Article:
A recent survey by the Swiss auditing company KPMG finds, this general downward trend in corporate taxes continues unabated this year: "In the current economic environment, authorities around the world are focusing on adjusting their tax systems, whereby indirect taxes are playing an increasingly important role."

The survey concludes that many governments are using the economic crisis triggered by unregulated financial markets as a pretext to restructure their tax systems. "While maximum corporate income tax rates around the world have fallen … to 24.99 percent on average, the focus is shifting increasingly to indirect taxes."

As throughout the 1990s, indirect taxes, with VAT making up the lion's share, hiked globally to a small extent: on average from 15.41 percent in 2009 to 15.61 percent this year. Meanwhile, managers and traders at banks and hedge funds are again pocketing gigantic sums of money -- as bonus for their supposedly pristine achievements.

But the bailout goes beyond the tax structure. The economic and budget crisis gives governments the perfect excuse to also intensify the neoliberal task of dismantling the welfare state and increasing the transfer of wealth from the bottom to the top of the social pyramid.

The arguments of the kind "we can no longer afford the welfare state", repeated during the 1990s and early 2000s, are rather commonplace now: The Irish people must tighten their belts, and so also Spaniards, Greeks, Portuguese, Germans, Italians and French. The problem with this collective punishment, except its sheer lack of social justice, is that it is likely to worsen the crisis rather than solve it.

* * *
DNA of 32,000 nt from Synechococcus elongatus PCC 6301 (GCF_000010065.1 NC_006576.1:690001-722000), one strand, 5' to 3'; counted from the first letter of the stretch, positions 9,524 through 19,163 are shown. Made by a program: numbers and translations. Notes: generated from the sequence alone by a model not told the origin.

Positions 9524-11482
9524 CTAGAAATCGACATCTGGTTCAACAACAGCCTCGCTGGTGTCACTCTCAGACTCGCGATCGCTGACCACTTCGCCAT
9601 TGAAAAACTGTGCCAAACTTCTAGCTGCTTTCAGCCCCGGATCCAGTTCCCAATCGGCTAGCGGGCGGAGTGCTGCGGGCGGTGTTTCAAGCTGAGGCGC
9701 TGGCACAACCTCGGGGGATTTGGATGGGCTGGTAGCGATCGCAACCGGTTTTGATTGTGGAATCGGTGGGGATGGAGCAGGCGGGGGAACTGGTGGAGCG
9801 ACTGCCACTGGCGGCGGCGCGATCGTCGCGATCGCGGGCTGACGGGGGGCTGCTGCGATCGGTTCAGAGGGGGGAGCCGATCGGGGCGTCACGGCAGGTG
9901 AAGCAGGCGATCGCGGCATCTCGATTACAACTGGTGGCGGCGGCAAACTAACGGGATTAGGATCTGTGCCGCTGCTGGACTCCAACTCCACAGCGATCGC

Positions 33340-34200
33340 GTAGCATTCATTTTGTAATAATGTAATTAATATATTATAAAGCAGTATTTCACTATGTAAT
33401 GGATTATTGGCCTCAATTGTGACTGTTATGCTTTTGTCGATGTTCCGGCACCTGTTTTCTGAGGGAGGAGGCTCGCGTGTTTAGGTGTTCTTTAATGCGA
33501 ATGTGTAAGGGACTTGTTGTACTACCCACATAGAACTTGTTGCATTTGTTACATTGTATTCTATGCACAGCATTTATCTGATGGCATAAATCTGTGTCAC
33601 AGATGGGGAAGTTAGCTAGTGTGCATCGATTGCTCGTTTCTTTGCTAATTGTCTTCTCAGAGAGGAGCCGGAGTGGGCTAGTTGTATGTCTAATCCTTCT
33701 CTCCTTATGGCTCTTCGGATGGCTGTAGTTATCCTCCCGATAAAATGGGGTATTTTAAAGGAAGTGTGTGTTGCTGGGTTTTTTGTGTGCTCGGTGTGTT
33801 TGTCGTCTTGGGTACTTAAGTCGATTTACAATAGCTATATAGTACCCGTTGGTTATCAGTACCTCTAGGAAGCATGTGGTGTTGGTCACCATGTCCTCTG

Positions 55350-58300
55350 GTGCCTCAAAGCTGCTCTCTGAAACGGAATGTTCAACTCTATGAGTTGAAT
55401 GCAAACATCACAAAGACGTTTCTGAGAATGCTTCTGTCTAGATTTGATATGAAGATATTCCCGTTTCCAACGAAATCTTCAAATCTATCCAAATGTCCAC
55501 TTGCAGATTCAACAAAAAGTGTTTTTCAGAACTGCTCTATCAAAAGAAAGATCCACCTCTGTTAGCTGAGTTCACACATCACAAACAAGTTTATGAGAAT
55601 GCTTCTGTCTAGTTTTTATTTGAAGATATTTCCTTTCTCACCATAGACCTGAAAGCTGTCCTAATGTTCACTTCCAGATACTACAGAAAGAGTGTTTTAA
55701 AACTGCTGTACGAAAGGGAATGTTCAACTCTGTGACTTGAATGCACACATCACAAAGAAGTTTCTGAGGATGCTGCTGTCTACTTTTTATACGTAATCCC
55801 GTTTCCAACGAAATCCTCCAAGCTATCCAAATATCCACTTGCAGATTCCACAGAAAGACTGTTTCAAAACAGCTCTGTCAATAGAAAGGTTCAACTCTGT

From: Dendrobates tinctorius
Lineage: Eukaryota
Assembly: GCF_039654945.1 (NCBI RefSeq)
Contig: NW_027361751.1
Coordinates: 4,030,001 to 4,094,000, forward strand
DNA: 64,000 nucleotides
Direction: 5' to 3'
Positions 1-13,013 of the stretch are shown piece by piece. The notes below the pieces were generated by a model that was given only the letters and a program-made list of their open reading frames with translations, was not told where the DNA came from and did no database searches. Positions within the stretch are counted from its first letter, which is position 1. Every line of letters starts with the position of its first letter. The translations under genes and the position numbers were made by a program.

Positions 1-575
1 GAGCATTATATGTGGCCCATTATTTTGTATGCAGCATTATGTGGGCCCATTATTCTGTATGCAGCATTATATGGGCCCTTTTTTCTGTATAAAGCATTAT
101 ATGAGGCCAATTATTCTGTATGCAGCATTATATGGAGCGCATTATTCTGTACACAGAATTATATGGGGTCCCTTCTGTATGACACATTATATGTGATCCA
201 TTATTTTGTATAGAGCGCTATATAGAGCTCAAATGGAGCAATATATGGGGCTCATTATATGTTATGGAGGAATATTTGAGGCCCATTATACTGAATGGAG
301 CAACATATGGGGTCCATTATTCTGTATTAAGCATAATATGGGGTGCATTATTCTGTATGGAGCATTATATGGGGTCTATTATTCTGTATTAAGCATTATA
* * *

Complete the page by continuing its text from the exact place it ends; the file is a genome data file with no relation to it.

This process, which economists euphemistically dub "internal devaluation", leads to further forcing the economy to shrink, unemployment to rise, and wages to fall. On such a basis, the Irish economy is expected to become competitive again and its exports to increase.

But because everybody else is doing the same in Europe, who are supposed to increase their imports of Irish goods and services? Portugal, Italy, Greece and Spain, which together comprise the so-called PIGS? Or the eternal champions of mercantilism, Germany and France?

Are there other alternatives to our plan? Government officials across Europe may ask. Yes, there are. They only need the courage look for them, and the willingness to get rid of their ideological stolidity.

The writer is a freelance journalist. This article appears in his regular column 'Stray Thoughts' in the December 2010 issue of Global Perspectives (, a monthly magazine for international cooperation, produced by Global Cooperation Council -- a non-governmental organisation campaigning for genuine cooperation and fair globalization -- in partnership with IDN-InDepthNews.

i On Global Trends will break for Christmas, Dec 11, 2010 and return Jan 4, 2011